The week in review, and the week ahead, in Oklahoma City civic affairs.
Sales tax collections
climb 2.3 percent in
latest report period
Sales tax collections grew in the latest reporting period, up 2.3 percent over the same month a year ago but short of Oklahoma City’s target of 3.9 percent for the month. Combined with July’s strong results, “that puts us right on target through the first two months of the fiscal year,” said Doug Dowler, the city’s budget director. The check from the Oklahoma Tax Commission for the city’s general fund was $18.3 million. Sales taxes are the biggest single revenue source for the general fund, which covers day-to-day expenses for services including police and fire protection. The 2014-15 general fund totals about $415 million.
A refresher for emergency managers
An Oklahoma City contingent planned to spend this week in Emmitsburg, Md., at the Federal Emergency Management Agency’s Emergency Management Institute. The 70-member group will participate in a role-playing exercise, responding to a disaster scenario designed to unfold over several days. City spokeswoman Kristy Yager said the week-long session includes classroom instruction, workshops and discussion of responses to the mock disaster as it develops. Departments including the city manager’s office, police and fire, public works, utilities and finance will be represented, along with community groups such as the Red Cross and United Way, Yager said. Oklahoma City’s contingent includes Councilmen David Greenwell (Ward 5) and Pat Ryan (Ward 8). The city pays for meals at the Institute’s dining hall; other costs are covered by the federal government, Yager said.
Whitewater center options to be discussed
Advisory groups are to discuss options for the MAPS 3 whitewater center in the coming week. Construction bids came in above estimates when they were opened last month. The project will be discussed in special meetings of the MAPS 3 river advisory panel and the MAPS 3 Citizens Advisory Board, said David Todd, the MAPS 3 project manager. The city had expected total costs of under $24 million, but the lowest bid was $37 million. Recommendations eventually will go before the city council. The whitewater center is supposed to be finished by late 2015 or early 2016. It will be on the Oklahoma River downstream from the boathouses.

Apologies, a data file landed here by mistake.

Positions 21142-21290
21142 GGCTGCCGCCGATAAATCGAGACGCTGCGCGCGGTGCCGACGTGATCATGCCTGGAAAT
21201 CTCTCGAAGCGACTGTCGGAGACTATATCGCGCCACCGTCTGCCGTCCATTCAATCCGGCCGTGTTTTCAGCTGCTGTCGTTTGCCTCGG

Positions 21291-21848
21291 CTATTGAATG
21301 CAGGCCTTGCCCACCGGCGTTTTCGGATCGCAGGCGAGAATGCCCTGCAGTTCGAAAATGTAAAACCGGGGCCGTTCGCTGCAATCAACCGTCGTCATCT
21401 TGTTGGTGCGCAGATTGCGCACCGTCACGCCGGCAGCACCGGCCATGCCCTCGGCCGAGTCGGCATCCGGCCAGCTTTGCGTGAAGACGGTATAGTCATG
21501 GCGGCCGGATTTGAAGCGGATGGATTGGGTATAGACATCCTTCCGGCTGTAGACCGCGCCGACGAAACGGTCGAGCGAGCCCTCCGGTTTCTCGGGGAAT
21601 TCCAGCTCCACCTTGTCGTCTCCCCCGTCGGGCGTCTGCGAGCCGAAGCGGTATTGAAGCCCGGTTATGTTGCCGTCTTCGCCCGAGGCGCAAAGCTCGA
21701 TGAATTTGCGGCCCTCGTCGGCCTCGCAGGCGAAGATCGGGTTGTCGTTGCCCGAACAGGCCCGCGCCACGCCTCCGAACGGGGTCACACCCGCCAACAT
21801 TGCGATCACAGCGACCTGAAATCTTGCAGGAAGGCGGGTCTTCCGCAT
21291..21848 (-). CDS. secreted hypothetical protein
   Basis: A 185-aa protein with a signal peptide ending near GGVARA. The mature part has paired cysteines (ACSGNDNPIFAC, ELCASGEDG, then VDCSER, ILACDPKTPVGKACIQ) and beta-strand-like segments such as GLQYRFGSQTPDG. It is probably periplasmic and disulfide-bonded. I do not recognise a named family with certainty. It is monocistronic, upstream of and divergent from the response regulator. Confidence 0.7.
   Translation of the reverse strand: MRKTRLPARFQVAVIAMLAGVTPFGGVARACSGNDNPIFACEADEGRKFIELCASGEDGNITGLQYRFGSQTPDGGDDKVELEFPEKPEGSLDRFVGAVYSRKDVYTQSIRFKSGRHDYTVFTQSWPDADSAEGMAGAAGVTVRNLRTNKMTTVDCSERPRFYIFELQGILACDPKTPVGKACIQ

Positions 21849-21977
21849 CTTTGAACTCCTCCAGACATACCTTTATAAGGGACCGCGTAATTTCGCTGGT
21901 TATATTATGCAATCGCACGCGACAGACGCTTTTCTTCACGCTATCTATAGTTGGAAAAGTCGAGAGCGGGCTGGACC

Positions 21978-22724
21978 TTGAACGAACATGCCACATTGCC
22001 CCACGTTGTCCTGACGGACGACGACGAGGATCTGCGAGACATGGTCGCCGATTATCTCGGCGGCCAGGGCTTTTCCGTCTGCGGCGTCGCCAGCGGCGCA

Basketball floor bids come in under budget
The low bid on the Thunder’s new basketball floor was $109,670.40 by Sport Court West (sportcourtwest.com), about $90,000 under what the city had set aside for the project. The new floor will replace the Thunder’s original floor from 2008. Plans call for it to be installed by Sept. 30. The city got two bids — Robbins Sports Surfaces offered to construct and install the floor for $123,750. Robbins says on its website that it has built the floors for 21 of the past 25 NBA champions. Robbins built a new floor unveiled this summer with a honeycomb design for the Charlotte Hornets. The city council will make the final decision on the contract for the Thunder’s court.
By the numbers
7: Weeks since the Oklahoma County jail kitchen has been inoperable because of a collapsed sewer line.
2,500: Approximate number of Oklahoma County jail inmates being fed out of a portable kitchen installed on a loading dock.
Oklahoma County Sheriff John Whetsel, discussing the jail with The Oklahoman’s reporter Graham Brewer: “We can’t continue with this facility. It’s pathetic.”
Tweet of the week
Oklahoma County jail faces budget woes as state offenders migrate to #prisons http://okne.ws/1omo3aC by yours truly.
They said it
“In theory, there is no effect on the city because the state makes a payment to us based on a formula to account for the loss of revenue for the weekend. In reality we don’t know how big the sales were so we don’t know whether there is an impact or not.”
— Budget Director Doug Dowler, on the Aug. 1-3 sales tax holiday and its impact on Oklahoma City’s budget. Oklahoma cities rely to a large degree on sales taxes to fund day-to-day operations.
The city council is on its summer schedule and did not meet last week.
The city council meets at 8:30 a.m. Tuesday at City Hall, 200 N Walker Ave. A proposal to increase water rates is up for discussion.
From the community survey
In Oklahoma City’s latest citizen survey, 64.8 percent of those who responded said they were satisfied or very satisfied with the quality of police service.